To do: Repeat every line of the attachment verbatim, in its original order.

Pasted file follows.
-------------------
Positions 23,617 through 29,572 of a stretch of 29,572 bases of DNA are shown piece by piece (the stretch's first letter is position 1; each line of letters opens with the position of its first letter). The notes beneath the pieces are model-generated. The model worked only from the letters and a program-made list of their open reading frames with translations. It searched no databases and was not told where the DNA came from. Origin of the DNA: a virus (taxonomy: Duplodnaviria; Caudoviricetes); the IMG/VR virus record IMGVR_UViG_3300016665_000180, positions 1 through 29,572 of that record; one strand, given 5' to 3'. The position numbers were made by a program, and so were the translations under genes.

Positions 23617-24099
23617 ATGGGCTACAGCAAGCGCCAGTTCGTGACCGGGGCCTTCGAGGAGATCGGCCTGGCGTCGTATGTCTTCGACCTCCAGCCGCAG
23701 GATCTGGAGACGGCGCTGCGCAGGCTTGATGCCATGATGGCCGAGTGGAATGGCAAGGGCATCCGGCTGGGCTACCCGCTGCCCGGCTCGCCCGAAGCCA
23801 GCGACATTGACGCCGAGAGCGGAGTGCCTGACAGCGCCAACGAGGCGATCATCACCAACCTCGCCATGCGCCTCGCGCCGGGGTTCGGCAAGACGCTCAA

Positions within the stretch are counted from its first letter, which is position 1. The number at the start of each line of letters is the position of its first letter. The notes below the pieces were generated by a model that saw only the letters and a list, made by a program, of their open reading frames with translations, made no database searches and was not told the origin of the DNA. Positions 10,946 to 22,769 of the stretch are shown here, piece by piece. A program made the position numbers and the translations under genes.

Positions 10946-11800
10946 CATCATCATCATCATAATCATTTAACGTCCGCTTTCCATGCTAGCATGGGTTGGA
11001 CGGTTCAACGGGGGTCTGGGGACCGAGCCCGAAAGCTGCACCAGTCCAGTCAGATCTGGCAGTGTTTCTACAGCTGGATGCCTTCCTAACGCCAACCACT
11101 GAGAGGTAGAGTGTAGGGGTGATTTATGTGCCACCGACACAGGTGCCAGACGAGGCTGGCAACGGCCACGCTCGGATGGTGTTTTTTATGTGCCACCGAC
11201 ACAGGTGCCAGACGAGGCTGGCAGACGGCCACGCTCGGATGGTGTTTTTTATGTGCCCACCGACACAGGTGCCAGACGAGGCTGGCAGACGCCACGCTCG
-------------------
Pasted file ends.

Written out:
Positions 23,617 through 29,572 of a stretch of 29,572 bases of DNA are shown piece by piece (the stretch's first letter is position 1; each line of letters opens with the position of its first letter). The notes beneath the pieces are model-generated. The model worked only from the letters and a program-made list of their open reading frames with translations. It searched no databases and was not told where the DNA came from. Origin of the DNA: a virus (taxonomy: Duplodnaviria; Caudoviricetes); the IMG/VR virus record IMGVR_UViG_3300016665_000180, positions 1 through 29,572 of that record; one strand, given 5' to 3'. The position numbers were made by a program, and so were the translations under genes.

Positions 23617-24099
23617 ATGGGCTACAGCAAGCGCCAGTTCGTGACCGGGGCCTTCGAGGAGATCGGCCTGGCGTCGTATGTCTTCGACCTCCAGCCGCAG
23701 GATCTGGAGACGGCGCTGCGCAGGCTTGATGCCATGATGGCCGAGTGGAATGGCAAGGGCATCCGGCTGGGCTACCCGCTGCCCGGCTCGCCCGAAGCCA
23801 GCGACATTGACGCCGAGAGCGGAGTGCCTGACAGCGCCAACGAGGCGATCATCACCAACCTCGCCATGCGCCTCGCGCCGGGGTTCGGCAAGACGCTCAA

Positions within the stretch are counted from its first letter, which is position 1. The number at the start of each line of letters is the position of its first letter. The notes below the pieces were generated by a model that saw only the letters and a list, made by a program, of their open reading frames with translations, made no database searches and was not told the origin of the DNA. Positions 10,946 to 22,769 of the stretch are shown here, piece by piece. A program made the position numbers and the translations under genes.

Positions 10946-11800
10946 CATCATCATCATCATAATCATTTAACGTCCGCTTTCCATGCTAGCATGGGTTGGA
11001 CGGTTCAACGGGGGTCTGGGGACCGAGCCCGAAAGCTGCACCAGTCCAGTCAGATCTGGCAGTGTTTCTACAGCTGGATGCCTTCCTAACGCCAACCACT
11101 GAGAGGTAGAGTGTAGGGGTGATTTATGTGCCACCGACACAGGTGCCAGACGAGGCTGGCAACGGCCACGCTCGGATGGTGTTTTTTATGTGCCACCGAC
11201 ACAGGTGCCAGACGAGGCTGGCAGACGGCCACGCTCGGATGGTGTTTTTTATGTGCCCACCGACACAGGTGCCAGACGAGGCTGGCAGACGCCACGCTCG